During the June 29 plenary session, Ag. Sec. Vilsack indicated that the Obama administration supports biofuel development as a means of boosting rural employment and economic development.

Novozymes CEO Riisgaard followed Vilsack, saying that “converting biomass into fuels, energy, and chemicals has the potential to generate upwards of $230 billion to the global economy by 2020.”

Earlier that day, McKinsey & Co.’s Raoul Oberman presented the findings of a survey of the industry, including that more than half of respondents said there is currently insufficient capital to support growth of the industry.

Final Notes from BIO’s World Congress

On June 29 at BIO’s World Congress, Steen Riisgaard, CEO of Novozymes, and Stephen Tanda, Board Member of Royal DSM N.V., released a report from the World Economic Forum on The Future of Industrial Biorefineries. The report says that a biorefinery value chain could create revenue for agricultural inputs ($15 billion US), for biomass production ($89 billion), for biomass trading ($30 billion), for biorefining inputs ($10 billion), for biorefining fuels ($80 billion), for bioplastics ($6 billion) and for biomass power and heat ($65 billion) by 2020.

You can download and listen to the press conference Release of report on The Future of Industrial Biorefineries.

The highlight of the final day of the World Congress was a debate between Princeton Visiting Scholar Tim Searchinger and MSU Professor Bruce Dale, moderated by Univ. of Minnesota’s John Sheehan. Sheehan sought to explore both the strongest and weakest parts of the arguments for and against including an indirect land use penalty in the carbon lifecycle of biofuels and bioenergy. For him, the central question in the debate is whether or not the world is running out of land to use — for all purposes, not just agriculture — meaning that any new use, such as biofuels, inevitably causes a shift of use somewhere else.

For Searchinger, the central point is that the traditional lifecycle of biofuels and biomass energy accounts a credit for using carbon stored in crops and trees. Bioenergy, he argues, should only get credit for new sources of carbon that it creates or for using carbon that would have decayed and entered the atmosphere anyway, but never for carbon that is already stored.

Dale took an optimistic view that a switch to bioenergy — and away from petroleum — would spur the creation of additional carbon stores. This could be accomplished through increased productivity and yield on the same amount of land, for instance, and through regrowing of crops and biomass sources so that the credit given to bioenergy is repaid quickly.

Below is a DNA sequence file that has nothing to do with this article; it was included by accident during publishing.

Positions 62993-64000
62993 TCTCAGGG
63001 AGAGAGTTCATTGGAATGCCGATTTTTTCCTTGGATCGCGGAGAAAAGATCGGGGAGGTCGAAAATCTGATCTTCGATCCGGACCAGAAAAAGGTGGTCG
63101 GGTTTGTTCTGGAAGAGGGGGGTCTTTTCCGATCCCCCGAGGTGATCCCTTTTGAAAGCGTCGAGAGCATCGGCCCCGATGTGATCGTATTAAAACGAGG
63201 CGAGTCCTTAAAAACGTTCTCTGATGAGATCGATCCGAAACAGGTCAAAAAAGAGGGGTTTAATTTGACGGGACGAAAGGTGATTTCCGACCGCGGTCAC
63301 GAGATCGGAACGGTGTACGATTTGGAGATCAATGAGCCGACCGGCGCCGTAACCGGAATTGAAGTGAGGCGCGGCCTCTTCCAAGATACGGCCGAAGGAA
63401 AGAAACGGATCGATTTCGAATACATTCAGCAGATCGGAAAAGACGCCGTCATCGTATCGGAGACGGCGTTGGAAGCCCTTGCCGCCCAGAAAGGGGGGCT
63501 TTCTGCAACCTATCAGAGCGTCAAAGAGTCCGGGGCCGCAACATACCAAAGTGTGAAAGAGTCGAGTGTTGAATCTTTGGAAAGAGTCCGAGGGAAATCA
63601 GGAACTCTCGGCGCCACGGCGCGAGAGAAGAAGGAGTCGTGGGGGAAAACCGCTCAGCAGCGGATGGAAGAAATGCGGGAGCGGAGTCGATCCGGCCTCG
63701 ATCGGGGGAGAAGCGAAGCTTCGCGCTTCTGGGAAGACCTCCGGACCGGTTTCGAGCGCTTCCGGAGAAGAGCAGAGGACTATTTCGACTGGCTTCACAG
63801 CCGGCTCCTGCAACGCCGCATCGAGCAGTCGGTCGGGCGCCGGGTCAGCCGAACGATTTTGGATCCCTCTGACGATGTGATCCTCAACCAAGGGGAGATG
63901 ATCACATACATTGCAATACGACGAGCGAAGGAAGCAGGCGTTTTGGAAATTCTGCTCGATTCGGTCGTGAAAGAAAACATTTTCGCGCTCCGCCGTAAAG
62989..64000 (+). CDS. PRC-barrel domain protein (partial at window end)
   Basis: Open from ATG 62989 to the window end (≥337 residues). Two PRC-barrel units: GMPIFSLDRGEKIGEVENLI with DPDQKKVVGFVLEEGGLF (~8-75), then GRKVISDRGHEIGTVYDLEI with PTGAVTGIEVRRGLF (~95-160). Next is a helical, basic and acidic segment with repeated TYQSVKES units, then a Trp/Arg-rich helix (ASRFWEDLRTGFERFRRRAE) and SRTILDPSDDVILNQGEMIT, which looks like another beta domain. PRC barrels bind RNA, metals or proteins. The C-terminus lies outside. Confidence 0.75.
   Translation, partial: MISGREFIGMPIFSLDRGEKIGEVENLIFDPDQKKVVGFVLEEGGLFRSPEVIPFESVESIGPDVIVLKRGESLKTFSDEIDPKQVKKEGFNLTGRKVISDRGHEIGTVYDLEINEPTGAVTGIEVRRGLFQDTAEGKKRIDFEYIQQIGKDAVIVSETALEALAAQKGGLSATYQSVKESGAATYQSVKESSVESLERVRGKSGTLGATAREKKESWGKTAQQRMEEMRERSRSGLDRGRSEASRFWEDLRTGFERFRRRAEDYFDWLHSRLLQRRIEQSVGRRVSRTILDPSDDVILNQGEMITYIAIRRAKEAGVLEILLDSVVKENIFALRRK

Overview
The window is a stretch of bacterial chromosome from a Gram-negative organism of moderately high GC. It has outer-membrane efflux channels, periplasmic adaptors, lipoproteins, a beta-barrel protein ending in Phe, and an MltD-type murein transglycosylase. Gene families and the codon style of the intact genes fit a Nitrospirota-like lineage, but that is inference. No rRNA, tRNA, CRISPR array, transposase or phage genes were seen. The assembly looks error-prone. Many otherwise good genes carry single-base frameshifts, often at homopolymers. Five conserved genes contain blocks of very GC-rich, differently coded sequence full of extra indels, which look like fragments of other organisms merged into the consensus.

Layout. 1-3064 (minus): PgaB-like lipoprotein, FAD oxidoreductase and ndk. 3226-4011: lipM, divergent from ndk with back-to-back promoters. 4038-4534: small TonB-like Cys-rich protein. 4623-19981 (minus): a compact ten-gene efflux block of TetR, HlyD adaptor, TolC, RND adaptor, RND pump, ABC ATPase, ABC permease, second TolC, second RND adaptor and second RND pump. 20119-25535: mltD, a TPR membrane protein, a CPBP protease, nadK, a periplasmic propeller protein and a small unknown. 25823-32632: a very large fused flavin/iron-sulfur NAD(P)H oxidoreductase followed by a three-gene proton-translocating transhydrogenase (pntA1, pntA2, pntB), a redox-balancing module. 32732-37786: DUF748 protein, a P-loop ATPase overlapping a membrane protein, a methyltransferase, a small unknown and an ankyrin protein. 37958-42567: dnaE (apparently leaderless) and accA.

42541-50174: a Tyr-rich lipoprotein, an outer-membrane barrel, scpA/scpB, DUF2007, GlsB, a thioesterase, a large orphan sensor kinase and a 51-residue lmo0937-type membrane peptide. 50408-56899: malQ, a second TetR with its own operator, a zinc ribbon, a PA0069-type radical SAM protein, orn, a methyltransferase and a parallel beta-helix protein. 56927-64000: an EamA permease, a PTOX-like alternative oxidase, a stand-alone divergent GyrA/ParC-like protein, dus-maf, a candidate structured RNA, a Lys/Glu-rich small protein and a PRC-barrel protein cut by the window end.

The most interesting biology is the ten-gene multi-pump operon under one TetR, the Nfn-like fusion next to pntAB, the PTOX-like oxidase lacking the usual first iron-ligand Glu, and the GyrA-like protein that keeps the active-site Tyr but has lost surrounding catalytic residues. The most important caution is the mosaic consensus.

World Congress on Industrial Biotech Begins in Washington

On the opening day of BIO’s World Congress on Industrial Biotechnology and Bioprocessing in Washington, DC, new announcements came from the Department of Energy, ZeaChem, Elevance and DSM.

The DOE’s Assistant Secretary Cathy Zoi, head of the office of Energy Efficiency and Renewable Energy, announced funding of $24 million for three research groups addressing key hurdles in commercializaiton of algae. The money will be split among the Sustainable Algal Biofuels Consortium, the Consortium for Algal Biofuels Commercialization, and Cellana, LLC Consortium.

The DOE also released the National Algal Biofuels Technology Roadmap.

Elevance announced a joint venture with Wilmar International to build a commercial-scale manufacturing facility in Surabaya, Indonesia with an initial capacity of approximately 400 million pounds of its renewable waxes and oils. The facility will be located within Wilmar’s new integrated manufacturing complex now under construction and is expected to come online in 2011.

DSM announced formation of a joint venture with Roquette Freres — to be called Reverdia V.o.f. and to be headquartered in the Netherlands. The venture will combine Roquette’s sugars with DSM’s fermentation technology to produce succinic acid, which is a building block chemical for nylon and other plastics. This follows another French succinic acid plant, Bio Amber.

ZeaChem announced achievement of milestones in scaling up their biorefinery process.

A session at the World Congress focused on commercialization of algae biofuels, with DOW, UOP Honeywell, Raytheon, and HR BioPetroleum presenting updates on the partnerships they’ve formed. The discussion turned to jet fuels and chemicals as way to ensure any algal process is sustainable — it can ensure economic viability and reuse of all byproducts.

Pacific Rim Summit: Renewable Chemicals

Two companies commercializing different techniques to produce chemicals from renewable resources gave presentations this morning at BIO’s Pacific Rim Summit.

Christophe Schilling, CEO of Genomatica in San Diego, outlined the company’s strategy for making butanediol (BDO) directly from sugars. BDO is a polymer used in things such as spandex, betadine, and car parts including tires. Genomatica says its process uses 30 percent less energy, reduces CO2 and GHG emissions, and produces a 40-60 percent saving in capital expenditures. Plus, there is a $3 billion existing market.

Sam McConnell of Myriant described his company’s strategy for making succinic acid, which is a chemical intermediate that can be converted into many other products. Myriant is partnering with the University of Florida and Buckeye Technologies on a plant in Perry, Fla., which they project to be completed in 2010. The output of the plant is already 80 percent sold, according to McConnell.

A recording of the session is available from bio.org.